Japanese botanist Akira Miyawaki has developed a technique for restoring primary type forests, even on very degraded soils, by referring to the concept of "Potential Natural Vegetation"
The plants are chosen, generally from 20 to 30 local species, from shrubs and trees. The diversity means that young trees do not need the same nutrients at the same time or at the same depth of the soil.
Up to 30 times more plants are planted (3 plants per m2) than in a conventional forest plantation.
The high density of planting induces competition from pioneer species for access to light and allows an accelerated reconstitution of humus. Some trees will disappear and thus participate in soil enrichment.
After 3 years of surveillance and ultra fast growth (up to 1m per year depending on the soil, species and regions) the Miyawaki forest is left to its natural development, to eventually form a well-stratified forest
In 30 years, this leads to the reconstitution of a young primary type forest, instead of the 150-200 years required, if nature is left to act alone from a wasteland.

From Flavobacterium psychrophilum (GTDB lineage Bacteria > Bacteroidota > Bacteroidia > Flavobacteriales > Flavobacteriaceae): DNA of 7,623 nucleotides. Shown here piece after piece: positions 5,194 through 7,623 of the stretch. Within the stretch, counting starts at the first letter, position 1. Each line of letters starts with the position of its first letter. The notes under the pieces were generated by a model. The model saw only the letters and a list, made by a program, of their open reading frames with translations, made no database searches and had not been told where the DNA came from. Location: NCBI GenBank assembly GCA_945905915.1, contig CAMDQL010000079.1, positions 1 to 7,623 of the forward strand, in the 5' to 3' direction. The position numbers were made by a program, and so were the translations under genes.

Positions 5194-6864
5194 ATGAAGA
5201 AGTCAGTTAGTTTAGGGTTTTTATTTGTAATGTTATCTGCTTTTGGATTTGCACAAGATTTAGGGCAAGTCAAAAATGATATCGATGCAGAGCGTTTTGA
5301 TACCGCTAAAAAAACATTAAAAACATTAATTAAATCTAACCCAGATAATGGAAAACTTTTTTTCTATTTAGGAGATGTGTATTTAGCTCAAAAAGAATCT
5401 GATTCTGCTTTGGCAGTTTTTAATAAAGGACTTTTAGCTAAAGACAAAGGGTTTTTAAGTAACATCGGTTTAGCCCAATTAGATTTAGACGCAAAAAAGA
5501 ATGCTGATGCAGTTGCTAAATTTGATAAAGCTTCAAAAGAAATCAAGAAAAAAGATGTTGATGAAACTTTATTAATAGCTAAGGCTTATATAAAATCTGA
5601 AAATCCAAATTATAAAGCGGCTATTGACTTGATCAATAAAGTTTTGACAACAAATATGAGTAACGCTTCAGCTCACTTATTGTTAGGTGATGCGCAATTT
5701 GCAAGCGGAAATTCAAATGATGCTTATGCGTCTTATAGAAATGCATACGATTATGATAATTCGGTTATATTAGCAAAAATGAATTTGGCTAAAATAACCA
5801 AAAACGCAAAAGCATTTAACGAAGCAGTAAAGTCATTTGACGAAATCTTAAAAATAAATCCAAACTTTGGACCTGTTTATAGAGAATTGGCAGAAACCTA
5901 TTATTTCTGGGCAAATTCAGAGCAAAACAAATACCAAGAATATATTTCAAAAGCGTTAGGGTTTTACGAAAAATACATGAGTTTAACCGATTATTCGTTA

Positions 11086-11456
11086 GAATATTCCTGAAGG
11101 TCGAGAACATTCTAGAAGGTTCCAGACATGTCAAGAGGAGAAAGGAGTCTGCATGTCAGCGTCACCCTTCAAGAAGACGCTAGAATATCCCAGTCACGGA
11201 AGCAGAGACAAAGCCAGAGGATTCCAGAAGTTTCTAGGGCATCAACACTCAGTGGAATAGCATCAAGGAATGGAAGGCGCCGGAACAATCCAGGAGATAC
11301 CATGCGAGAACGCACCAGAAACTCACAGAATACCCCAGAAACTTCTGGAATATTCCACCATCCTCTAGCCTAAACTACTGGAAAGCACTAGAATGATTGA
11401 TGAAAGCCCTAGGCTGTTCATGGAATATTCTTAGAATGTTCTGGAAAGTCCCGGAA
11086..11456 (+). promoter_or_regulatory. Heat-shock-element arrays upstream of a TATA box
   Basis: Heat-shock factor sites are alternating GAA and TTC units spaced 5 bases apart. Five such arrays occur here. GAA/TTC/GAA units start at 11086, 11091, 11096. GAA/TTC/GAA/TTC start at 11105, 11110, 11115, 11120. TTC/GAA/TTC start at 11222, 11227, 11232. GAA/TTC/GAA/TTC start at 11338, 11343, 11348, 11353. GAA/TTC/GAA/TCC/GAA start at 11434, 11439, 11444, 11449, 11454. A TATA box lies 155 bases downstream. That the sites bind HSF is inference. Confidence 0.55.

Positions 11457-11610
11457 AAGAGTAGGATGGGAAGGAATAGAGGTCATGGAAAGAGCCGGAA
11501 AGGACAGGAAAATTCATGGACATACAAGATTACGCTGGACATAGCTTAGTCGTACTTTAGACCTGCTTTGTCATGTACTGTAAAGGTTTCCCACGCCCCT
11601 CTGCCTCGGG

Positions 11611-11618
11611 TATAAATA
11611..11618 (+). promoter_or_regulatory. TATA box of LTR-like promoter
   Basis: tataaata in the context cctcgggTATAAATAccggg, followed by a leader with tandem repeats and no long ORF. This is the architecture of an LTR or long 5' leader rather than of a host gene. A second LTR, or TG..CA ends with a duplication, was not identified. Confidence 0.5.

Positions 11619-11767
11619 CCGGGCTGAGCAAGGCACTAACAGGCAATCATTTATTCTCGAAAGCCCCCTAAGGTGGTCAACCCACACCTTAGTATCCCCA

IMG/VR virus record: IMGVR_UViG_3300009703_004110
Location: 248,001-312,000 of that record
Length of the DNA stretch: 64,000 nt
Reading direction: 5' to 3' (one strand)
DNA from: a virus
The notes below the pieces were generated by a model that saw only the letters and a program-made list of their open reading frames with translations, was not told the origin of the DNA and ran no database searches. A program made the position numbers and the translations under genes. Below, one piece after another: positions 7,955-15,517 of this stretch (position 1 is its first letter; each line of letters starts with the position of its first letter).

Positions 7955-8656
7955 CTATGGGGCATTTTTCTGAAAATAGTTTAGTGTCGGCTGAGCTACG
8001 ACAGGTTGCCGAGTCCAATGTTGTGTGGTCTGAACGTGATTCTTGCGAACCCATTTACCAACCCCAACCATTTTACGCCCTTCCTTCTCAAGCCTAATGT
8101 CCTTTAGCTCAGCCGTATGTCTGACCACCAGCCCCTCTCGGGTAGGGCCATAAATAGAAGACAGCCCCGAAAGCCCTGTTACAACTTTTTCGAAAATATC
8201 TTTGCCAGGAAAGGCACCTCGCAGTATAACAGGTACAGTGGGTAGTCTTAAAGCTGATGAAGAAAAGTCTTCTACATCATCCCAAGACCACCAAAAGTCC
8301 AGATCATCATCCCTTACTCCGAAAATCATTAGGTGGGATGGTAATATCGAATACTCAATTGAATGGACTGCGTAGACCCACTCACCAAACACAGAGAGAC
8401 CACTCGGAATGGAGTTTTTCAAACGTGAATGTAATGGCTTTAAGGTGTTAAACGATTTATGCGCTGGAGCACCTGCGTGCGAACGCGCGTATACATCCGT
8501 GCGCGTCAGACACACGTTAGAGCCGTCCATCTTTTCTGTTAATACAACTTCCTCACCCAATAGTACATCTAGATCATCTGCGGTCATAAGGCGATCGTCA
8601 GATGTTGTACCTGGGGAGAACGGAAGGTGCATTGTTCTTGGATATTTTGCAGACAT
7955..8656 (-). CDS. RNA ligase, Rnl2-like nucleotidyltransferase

Density, diversity and speed are thus the foundations of this sustainable environmental regeneration.
Why this choice?
"What we need is a new ecological approach, in keeping with our times". Pr. Akira Miyawaki
• Because the growth density allows carbon capture and biodiversity creation per hectare without equivalent
• Because it mobilizes less land
• For its very rapid growth (1m per year depending on the soil, species and regions)
• For the development of plant and wildlife biodiversity
• For positive externalities: noise absorption / water retention, air and dust filtration, creation of local jobs
This planting technique makes it possible to reconcile the usually competitive uses of biomass (carbon sink versus biomass wood material and energy)